The Melbourne International Exhibition is the eighth World's fair officially recognised by the Bureau International des Expositions (BIE) and the first official World's Fair in the Southern Hemisphere.
The museum was intended to be housed in the exhibition buildings known as the Garden Palace, which were destroyed by a fire in September 1882. A temporary home at the Agricultural Hall in the Domain served until relocated to new, purpose-built premises in Harris Street as the Technological Museum in August 1893. It incorporated the Sydney Observatory in 1982. The museum moved to its present location (the old Ultimo Power Station at 500 Harris Street) in March 1988, and took its present name (The Powerhouse Museum) from this new location. In February 2015, the State Government controversially announced that the museum would be relocated to Parramatta,however this plan is now under review. On 18 July 2017, the Nine Network reported that the Powerhouse Museum would stay in its current location, and an announcement from the NSW government in April 2017 suggested that the Powerhouse Museum may stay in its current location.
The Garden Palace was a large, purpose-built exhibition building constructed to house the Sydney International Exhibition in 1879 in Sydney, Australia. It was designed by James Barnet and constructed by John Young, at a cost of ₤191,800 in only eight months. This was largely due to the importation from England of electric lighting, which enabled work to be carried out around the clock.
Harris Street is the main thoroughfare in the inner western suburbs of Ultimo and Pyrmont in Sydney, New South Wales, Australia. It runs from Broadway in the south to the northern tip of the Pyrmont peninsula. Harris Street was formerly lined by industrial sites such as the Ultimo Power Station, Ultimo Tram Depot and the Government Printing Office. However, redevelopment of Pyrmont from a largely industrial suburb to a more residential and commercial precinct has seen the University of Technology, Sydney and the Australian Broadcasting Corporation call Harris Street home. Until the late 1950s electric trams ran down the length of Harris Street, when they were replaced by a government bus service.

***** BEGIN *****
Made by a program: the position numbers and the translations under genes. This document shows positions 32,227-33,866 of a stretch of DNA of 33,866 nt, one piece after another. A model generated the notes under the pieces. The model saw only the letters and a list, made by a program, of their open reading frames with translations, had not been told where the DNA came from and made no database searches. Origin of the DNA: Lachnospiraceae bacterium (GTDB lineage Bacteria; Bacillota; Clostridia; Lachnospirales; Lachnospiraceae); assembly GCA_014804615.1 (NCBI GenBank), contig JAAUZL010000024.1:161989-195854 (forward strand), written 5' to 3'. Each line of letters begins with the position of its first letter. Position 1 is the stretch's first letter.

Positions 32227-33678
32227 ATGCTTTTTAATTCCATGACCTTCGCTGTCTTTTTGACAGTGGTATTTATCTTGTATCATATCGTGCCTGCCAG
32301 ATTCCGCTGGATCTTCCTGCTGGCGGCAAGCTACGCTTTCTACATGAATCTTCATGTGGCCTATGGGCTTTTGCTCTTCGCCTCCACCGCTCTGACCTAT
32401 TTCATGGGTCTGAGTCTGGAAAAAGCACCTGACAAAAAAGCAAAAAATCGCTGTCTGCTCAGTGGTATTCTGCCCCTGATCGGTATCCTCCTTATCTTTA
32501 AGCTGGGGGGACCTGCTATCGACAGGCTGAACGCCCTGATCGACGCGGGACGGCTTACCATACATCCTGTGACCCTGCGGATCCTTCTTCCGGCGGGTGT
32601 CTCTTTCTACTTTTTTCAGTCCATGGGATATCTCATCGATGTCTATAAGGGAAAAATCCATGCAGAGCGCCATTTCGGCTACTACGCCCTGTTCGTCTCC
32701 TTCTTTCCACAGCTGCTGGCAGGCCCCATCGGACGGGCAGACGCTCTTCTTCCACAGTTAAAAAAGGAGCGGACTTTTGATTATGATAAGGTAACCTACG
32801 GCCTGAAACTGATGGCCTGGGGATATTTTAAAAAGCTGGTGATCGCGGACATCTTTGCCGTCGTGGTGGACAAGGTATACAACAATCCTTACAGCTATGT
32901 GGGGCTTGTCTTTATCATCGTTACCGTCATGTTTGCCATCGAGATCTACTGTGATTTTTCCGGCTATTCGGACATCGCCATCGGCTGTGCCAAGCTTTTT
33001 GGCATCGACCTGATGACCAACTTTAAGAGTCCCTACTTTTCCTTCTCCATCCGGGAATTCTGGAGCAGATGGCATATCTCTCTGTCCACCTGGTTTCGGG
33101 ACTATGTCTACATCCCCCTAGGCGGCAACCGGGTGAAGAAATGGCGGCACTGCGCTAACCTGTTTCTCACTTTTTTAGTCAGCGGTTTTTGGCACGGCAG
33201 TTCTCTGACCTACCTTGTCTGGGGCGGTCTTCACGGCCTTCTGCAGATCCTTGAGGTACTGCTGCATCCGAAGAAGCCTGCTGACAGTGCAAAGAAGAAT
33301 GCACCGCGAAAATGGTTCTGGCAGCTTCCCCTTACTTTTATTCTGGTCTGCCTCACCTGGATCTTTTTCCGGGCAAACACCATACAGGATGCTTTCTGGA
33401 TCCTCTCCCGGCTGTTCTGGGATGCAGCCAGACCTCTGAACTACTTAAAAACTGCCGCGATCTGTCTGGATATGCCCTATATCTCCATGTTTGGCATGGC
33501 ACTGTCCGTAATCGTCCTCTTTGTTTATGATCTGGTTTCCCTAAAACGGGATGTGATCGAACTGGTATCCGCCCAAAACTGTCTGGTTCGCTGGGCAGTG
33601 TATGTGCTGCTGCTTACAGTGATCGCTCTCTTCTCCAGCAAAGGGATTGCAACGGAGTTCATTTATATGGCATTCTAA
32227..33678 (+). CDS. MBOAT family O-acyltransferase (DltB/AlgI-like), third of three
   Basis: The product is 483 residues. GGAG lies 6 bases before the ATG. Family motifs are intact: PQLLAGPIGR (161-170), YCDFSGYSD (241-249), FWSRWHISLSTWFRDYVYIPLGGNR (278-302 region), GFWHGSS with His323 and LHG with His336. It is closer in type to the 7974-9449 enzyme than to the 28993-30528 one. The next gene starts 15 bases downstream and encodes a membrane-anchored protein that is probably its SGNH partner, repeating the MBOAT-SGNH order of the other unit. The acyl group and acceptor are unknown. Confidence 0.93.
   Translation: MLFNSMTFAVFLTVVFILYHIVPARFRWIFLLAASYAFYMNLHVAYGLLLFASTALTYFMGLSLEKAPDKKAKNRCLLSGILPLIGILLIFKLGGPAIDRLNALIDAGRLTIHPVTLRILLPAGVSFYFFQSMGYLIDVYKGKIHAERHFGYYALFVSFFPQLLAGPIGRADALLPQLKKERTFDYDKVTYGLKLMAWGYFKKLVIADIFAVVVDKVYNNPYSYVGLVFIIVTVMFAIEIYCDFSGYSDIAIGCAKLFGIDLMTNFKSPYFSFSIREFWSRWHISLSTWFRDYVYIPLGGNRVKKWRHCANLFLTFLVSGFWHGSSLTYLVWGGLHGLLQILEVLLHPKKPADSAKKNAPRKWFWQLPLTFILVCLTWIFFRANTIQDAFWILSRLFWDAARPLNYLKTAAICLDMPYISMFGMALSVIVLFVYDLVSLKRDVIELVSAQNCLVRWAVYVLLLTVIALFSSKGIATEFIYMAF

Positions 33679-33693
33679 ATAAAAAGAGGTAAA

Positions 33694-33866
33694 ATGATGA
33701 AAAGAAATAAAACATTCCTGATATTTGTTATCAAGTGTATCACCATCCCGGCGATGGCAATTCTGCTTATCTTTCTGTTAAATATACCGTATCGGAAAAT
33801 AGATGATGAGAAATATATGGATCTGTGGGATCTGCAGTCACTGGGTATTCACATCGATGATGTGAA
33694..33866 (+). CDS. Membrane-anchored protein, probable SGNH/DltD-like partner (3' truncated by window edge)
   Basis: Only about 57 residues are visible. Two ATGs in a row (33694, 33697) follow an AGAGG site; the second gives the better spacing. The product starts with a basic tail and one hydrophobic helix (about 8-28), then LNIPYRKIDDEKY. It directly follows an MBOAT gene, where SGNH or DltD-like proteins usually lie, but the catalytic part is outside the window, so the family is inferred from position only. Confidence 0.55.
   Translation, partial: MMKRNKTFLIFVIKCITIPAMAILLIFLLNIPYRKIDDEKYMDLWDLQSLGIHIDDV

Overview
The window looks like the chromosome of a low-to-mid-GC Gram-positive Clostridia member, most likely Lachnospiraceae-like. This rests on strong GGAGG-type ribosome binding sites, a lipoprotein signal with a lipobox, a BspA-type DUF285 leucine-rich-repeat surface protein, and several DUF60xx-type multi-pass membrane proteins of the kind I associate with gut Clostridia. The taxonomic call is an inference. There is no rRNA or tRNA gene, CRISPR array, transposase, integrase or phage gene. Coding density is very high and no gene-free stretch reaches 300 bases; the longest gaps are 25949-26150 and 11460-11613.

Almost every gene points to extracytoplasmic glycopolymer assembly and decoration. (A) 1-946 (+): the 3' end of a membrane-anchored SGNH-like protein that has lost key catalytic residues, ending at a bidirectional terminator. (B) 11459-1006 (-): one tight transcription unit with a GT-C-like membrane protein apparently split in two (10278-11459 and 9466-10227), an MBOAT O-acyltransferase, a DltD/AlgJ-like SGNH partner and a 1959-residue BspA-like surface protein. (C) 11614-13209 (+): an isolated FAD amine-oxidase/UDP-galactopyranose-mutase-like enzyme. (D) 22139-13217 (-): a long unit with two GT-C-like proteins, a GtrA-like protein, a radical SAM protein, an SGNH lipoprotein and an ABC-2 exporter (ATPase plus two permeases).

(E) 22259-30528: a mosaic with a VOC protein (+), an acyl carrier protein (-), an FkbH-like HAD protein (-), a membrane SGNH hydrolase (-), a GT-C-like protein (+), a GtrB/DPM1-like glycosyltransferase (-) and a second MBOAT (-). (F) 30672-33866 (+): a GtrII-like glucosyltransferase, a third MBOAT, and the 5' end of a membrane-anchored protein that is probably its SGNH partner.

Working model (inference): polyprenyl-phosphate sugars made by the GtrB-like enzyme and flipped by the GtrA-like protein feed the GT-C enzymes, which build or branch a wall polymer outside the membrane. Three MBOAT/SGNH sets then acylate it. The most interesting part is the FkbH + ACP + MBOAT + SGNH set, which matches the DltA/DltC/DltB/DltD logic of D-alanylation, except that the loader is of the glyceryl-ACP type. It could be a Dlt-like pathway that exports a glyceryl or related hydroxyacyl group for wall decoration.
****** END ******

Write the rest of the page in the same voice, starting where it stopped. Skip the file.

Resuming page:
The Ultimo Power Station, or Ultimo Powerhouse, was an electricity generating plant located in the inner-city Sydney suburb of Ultimo, New South Wales. Commissioned in 1899, it was the first major power station in Sydney and was originally built to supply power for the electric tram network. Prior to this, a small installation had existed at Regent Street, which was brought into use on 15 June 1882. Additionally, experimental electric tram operations powered by small generators had been in intermittent use in Sydney since 1890.
The Powerhouse Museum houses a number of unique exhibits including the oldest operational rotative steam engine in the world, the Whitbread Engine. Dating from 1785, it is one of only a handful remaining that was built by Boulton and Watt and was acquired from Whitbread's London Brewery in 1888.This engine was named a Historic Mechanical Engineering Landmark by the American Society of Mechanical Engineers in 1986.
The Whitbread Engine preserved in the Powerhouse Museum in Sydney, Australia, built in 1785, is one of the first rotative steam engines ever built, and is the oldest surviving. A rotative engine is a type of beam engine where the reciprocating motion of the beam is converted to rotary motion, producing a continuous power source suitable for driving machinery.
Boulton & Watt was an early British engineering and manufacturing firm in the business of designing and making marine and stationary steam engines. Founded in the English West Midlands around Birmingham in 1775 as a partnership between the English manufacturer Matthew Boulton and the Scottish engineer James Watt, the firm had a major role in the Industrial Revolution and grew to be a major producer of steam engines in the 19th century.
Another important exhibit is Locomotive No. 1, the first steam locomotive to haul a passenger train in New South Wales, built by Robert Stephenson & Company in 1854.The most popular exhibit is arguably "The Strasburg Clock Model", built in 1887 by a 25-year-old Sydney watchmaker named Richard Smith. It is a working model of the famous Strasbourg astronomical clock in Strasbourg Cathedral (which at that time was called Strassburg or Strasburg). Smith had never actually seen the original when he built it but worked from a pamphlet which described its timekeeping and astronomical functions.